1. ## Implicit Differentiation

i know how to get the derivative of this one, but i don't know what to do from there:

f(x) + x^2[f(x)]^3 = 10 and f(1) = 2, find f^(prime) (1)

i also don't know how to differentiate these, and find an equation of the tangent line to the curve at the given point:

1. x^2 + y^2 = (2x^2 + 2y^2 -x)^2 at (0, 1/2)

2. x^(2/3) + y^(2/3) = 4 at (-3sqrt3, 1)

3. 2(x^2 to y^2)^2 = 25(x^2 - y^2) at (3,1)

4. y^2(y^2 -4) = x^2(x^2 -5) at (0, -2)

if anyone could help me, i would be soo grateful...thanks!!

2. ## 1st question response

For your first question, consider it written as:

y + (x^2)(y^3) = 10.

For the derivative, I got y' = -2x(y^3)/((3(x^2)(y^2) + 1))

You want to find f'(1), so you'll need to substitute x=1 into your derivative. Since you did implicit differentiation, though, you also need to have a value to substitute in for y. For that, use the fact that your original function passes through (1,2) (since f(1) = 2). You're finding the derivative of your function at that point, so substitute x = 1 and y = 2 into your derivative. That's it.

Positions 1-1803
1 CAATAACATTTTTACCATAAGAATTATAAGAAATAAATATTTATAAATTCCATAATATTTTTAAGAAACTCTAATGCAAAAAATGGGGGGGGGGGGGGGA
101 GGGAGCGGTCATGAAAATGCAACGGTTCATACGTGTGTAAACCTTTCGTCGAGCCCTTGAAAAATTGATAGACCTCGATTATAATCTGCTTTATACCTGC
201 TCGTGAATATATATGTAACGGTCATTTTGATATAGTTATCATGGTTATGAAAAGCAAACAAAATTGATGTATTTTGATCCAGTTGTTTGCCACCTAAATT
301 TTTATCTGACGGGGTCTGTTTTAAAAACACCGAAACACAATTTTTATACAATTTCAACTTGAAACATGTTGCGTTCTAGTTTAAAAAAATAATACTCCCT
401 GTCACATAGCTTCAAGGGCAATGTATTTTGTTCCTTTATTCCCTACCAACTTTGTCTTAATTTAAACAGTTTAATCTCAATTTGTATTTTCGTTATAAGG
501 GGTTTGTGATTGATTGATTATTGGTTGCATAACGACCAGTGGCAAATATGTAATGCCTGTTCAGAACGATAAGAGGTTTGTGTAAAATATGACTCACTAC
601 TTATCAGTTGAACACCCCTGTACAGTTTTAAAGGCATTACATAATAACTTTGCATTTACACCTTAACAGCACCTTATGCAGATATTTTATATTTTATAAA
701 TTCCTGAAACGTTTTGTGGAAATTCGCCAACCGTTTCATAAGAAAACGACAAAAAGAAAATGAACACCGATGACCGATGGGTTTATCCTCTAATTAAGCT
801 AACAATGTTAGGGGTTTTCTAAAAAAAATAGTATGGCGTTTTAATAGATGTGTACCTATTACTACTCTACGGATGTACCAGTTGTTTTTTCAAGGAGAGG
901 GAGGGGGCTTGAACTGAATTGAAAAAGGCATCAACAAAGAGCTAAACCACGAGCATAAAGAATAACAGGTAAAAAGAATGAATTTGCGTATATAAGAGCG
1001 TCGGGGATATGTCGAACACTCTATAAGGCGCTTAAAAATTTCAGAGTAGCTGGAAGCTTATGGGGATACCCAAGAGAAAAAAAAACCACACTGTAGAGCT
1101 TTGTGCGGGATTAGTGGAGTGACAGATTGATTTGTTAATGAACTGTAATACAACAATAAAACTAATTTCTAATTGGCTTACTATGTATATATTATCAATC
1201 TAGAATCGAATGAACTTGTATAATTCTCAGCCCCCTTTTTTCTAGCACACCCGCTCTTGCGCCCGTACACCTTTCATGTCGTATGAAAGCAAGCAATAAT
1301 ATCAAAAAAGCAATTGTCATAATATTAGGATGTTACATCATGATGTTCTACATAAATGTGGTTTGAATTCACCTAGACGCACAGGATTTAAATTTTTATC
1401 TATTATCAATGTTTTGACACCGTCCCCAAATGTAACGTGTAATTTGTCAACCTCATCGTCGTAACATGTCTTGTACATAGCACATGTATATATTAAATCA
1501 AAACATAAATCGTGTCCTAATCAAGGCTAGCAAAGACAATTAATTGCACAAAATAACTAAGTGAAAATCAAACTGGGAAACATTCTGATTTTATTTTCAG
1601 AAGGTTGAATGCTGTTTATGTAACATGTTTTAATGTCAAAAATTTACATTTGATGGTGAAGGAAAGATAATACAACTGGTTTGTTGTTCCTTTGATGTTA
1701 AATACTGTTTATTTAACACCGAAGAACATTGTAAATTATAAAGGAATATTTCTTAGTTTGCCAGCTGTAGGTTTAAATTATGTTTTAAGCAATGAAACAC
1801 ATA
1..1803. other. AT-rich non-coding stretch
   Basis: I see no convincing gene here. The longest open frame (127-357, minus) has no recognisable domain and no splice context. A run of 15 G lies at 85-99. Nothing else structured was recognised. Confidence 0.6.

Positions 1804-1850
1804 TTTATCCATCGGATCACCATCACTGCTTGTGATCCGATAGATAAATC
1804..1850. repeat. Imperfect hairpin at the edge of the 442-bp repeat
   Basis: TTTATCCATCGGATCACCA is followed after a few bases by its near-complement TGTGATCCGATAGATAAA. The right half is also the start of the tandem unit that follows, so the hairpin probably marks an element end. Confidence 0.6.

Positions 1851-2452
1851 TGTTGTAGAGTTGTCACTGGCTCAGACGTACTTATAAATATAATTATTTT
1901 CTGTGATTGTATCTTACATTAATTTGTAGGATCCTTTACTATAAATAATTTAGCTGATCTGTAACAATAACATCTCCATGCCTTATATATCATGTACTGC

For your second question, the one you labeled "1.", find the derivative just like you did in the first one, implicitly.

I get:

2x + 2yy' = 2(2x^2 + 2y^2 - x)(4x + 4yy' -1) [using the chain rule on the right]

Now, plug in your x and y values (0 and 1/2, resp.) and then solve for y'. Remember that your derivative, y', gives you the slope of the tangent line to your function at a particular point, in this case (0, 1/2). So now you know the slope of the tangent line (f'(0), the y' from above) and you also know a point on the tangent line (0, 1/2). Since you know a point and the slope, use point-slope form to write the equation of the line.

Point-slope form:

(y - y_1) = m (x - x_1).

Use the coordinates of your point for (x_1, y_1) and the slope for m.

Hope this helps - I'll leave the last few for you. Once you find the derivatives, the idea behind finding the equation of the tangent line is the same - use point-slope form.